I made 3D model of multi-components, like 3D sand-box orthogonal extension model with a small weak zone in the middle layer. However , the strain rate distribution showed the model always deformed from the base layer, not from weak zone. Using the same parameter for making 2D model can reach the target but can’t in 3D model. Which criteria should be noticed?
This is hard to answer given the information you provided. Do you prescribe deformation at the bottom boundary, or at the side boundaries? Where are the highest stresses in your model? What is the top boundary condition?
@cgw0814 - Another apology for not seeing your posts earlier! As @gassmoeller mentioned, it is a bit tough to diagnose the issue with the current information. Would you be willing to post a parameter file? Strain localization is a tricky issue going from 2D to 3D.
Thanks for reply, I’m sorry to respond so late because I was busy in Taiwanese Geoscience Association recently.
Few days ago, I was intersting in a “Continental Extension Cookbook” on the ASPECT-github https://github.com/geodynamics/aspect/blob/master/cookbooks/continental_extension.prm
Result of 2D model shows the shear band convergs at seed or weak zone as manual describes. I thought I could refer to the values of parameters in that prm file and applied to 3D model. I reduced the model resolution because the limitation of proccessors (only 32 cores).
Continental Extension-3D model output and prm are put on https://reurl.cc/KL6g9
Apparently, the output shows shear band don’t converge at seed but model base
Another example I have focused on is in “ buiter_et_al_2008_jgr ” in benchmarks https://github.com/geodynamics/aspect/tree/master/benchmarks/buiter_et_al_2008_jgr
I increased the velocity and let it extended in one side only.
Output and prm are put on https://reurl.cc/m4dW9
Outputs shows a clear half-graben forms and lower part of model flow upward to the surface. That what I expected.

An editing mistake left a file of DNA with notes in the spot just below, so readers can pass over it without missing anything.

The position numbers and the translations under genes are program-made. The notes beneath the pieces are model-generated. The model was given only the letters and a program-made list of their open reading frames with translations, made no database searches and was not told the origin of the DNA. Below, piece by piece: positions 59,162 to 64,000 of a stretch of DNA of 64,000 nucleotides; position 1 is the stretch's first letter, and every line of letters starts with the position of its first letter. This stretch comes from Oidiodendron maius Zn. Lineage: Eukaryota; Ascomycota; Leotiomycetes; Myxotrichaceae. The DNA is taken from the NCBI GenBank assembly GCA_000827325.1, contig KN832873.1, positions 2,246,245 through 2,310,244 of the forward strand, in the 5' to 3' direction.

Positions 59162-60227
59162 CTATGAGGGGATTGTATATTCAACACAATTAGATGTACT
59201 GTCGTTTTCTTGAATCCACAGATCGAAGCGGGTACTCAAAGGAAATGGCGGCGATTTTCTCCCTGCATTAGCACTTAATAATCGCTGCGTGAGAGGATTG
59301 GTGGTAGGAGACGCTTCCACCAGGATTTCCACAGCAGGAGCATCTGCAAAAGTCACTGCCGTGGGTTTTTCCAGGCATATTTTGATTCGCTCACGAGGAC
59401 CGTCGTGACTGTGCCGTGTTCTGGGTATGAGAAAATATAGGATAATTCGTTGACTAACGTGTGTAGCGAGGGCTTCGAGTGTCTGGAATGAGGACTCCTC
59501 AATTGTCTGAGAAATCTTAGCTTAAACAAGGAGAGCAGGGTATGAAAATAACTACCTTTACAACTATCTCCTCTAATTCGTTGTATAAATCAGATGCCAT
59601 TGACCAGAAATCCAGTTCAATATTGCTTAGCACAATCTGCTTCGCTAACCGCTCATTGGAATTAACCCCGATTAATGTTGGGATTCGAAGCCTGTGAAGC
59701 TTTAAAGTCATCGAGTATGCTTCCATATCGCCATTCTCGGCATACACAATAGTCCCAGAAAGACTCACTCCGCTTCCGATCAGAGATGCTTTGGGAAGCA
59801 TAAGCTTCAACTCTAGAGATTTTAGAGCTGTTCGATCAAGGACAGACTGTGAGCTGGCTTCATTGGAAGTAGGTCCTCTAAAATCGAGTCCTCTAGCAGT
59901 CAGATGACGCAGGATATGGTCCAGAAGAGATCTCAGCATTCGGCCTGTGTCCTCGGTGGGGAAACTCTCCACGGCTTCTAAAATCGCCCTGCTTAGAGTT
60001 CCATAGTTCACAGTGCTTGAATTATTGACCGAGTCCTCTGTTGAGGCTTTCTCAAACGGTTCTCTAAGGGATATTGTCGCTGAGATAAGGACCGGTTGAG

So, I transfered figure_6_1e20.prm to 3D with reduction of size and resolution with respect to original exampme. Output and prm are put on https://reurl.cc/2y4nv
Output shows shear band converges from seed, I thank this example it possiblely works and it’s worthy to refer if temperature will not be considered. But it’s must be improved until reaches what I want as same as I saw in 2D.
I have studied some reference to figure out the key points, like Allken et al, 2011 https://agupubs.onlinelibrary.wiley.com/doi/full/10.1029/2011JB008319
Allken et al., 2012a
Allken et al., 2012b
It’s going to spend some time to figure out.
Thank you for posting all of that information! Strain-weakening will certainly help localize deformation and potentially improve the solver behavior in 3D. A bit hard to analyze the modified continental extension model, as the height was significantly decreased (very different dynamics).
I think you are on the right path going forward. As strain-localization in 3D is inherently a very tough problem, my suggestion would be to pick one the Allken models and try and reproduce the setup (and results) exactly. Reproducing the setup exactly will help you get familiar with all of the key parameters. After that step, you can add temperature to the models to make the problem closer to the continental extension cookbook.
The Buiter et al. benchmark is a good place to start for making the 3D Allken (or other similar) models.
Does this sound like a good plan? Happy to take a look at parameter files and offer suggestions along the way.
A few suggestions based on the continental extension cookbook 3D model.
- For testing purposes, try reducing the non-linear solver tolerance to 1e-3. Later on you should use a stricter value (5e-4, 1e-4, etc).
- Start with a small 3D model (e.g., not long in the y-direction) and then systematically increase the length.
- Try using harmonic material averaging in the Material model section: “set Material averaging = harmonic average”. For an example, please see “tests/point_value_01.prm”.
Let’s keep the discussion going and if you run into trouble, please do not hesitate to reach out here!